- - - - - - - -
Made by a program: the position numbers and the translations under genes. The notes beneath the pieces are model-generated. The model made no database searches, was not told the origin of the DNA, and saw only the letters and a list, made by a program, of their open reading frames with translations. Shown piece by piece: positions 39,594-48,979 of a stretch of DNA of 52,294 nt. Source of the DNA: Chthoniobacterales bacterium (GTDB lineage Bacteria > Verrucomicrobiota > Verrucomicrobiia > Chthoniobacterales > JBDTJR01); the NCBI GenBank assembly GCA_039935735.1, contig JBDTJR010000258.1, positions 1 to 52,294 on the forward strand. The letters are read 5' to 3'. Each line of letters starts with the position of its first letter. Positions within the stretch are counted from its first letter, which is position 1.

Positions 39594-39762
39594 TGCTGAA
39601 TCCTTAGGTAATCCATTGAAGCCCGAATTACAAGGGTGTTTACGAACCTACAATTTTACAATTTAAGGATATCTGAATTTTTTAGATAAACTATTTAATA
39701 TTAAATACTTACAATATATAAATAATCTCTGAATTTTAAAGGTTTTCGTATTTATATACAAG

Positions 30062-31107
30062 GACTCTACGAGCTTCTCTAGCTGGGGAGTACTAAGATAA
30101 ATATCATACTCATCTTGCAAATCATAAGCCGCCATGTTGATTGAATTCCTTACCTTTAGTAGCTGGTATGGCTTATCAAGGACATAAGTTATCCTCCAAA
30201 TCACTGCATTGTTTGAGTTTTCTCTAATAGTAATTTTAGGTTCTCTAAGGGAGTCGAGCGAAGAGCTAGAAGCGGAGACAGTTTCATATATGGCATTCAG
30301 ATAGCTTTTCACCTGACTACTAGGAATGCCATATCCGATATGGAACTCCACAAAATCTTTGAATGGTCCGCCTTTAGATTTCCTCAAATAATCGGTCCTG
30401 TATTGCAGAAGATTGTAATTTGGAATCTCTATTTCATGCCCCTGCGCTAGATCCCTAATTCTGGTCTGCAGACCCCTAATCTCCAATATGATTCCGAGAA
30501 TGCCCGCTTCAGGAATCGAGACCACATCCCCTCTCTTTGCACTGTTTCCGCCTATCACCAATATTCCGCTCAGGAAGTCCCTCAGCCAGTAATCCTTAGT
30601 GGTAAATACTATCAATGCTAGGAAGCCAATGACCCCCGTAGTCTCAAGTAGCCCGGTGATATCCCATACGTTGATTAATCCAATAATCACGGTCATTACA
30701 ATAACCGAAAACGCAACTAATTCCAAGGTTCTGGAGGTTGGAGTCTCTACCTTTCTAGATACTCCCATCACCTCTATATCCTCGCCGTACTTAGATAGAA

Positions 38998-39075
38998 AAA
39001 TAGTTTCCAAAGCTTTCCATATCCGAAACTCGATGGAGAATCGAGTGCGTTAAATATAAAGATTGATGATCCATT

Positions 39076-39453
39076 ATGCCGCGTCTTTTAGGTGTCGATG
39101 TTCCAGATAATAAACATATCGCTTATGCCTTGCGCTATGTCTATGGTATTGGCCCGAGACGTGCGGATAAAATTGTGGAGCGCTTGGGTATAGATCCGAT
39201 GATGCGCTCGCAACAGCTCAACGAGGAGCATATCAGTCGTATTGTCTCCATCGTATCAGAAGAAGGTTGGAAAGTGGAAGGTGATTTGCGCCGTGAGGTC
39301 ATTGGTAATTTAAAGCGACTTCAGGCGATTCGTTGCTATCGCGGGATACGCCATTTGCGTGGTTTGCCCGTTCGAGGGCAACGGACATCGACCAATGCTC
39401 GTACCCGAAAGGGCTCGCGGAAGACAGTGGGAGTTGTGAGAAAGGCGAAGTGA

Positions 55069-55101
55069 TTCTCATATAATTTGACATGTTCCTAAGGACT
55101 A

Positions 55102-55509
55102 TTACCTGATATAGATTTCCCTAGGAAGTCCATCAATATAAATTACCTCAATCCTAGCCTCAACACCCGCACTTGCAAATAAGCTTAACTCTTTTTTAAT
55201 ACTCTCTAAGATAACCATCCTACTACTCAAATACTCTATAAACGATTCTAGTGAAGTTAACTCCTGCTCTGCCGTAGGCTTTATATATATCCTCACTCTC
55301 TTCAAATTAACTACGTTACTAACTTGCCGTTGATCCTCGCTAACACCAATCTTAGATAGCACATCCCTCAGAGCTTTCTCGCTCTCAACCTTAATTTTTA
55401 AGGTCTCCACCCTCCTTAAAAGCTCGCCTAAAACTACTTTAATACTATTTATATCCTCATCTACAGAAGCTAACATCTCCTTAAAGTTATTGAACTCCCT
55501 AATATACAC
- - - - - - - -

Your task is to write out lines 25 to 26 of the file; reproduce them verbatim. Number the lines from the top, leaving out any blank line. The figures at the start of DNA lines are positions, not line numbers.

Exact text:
55069 TTCTCATATAATTTGACATGTTCCTAAGGACT
55101 A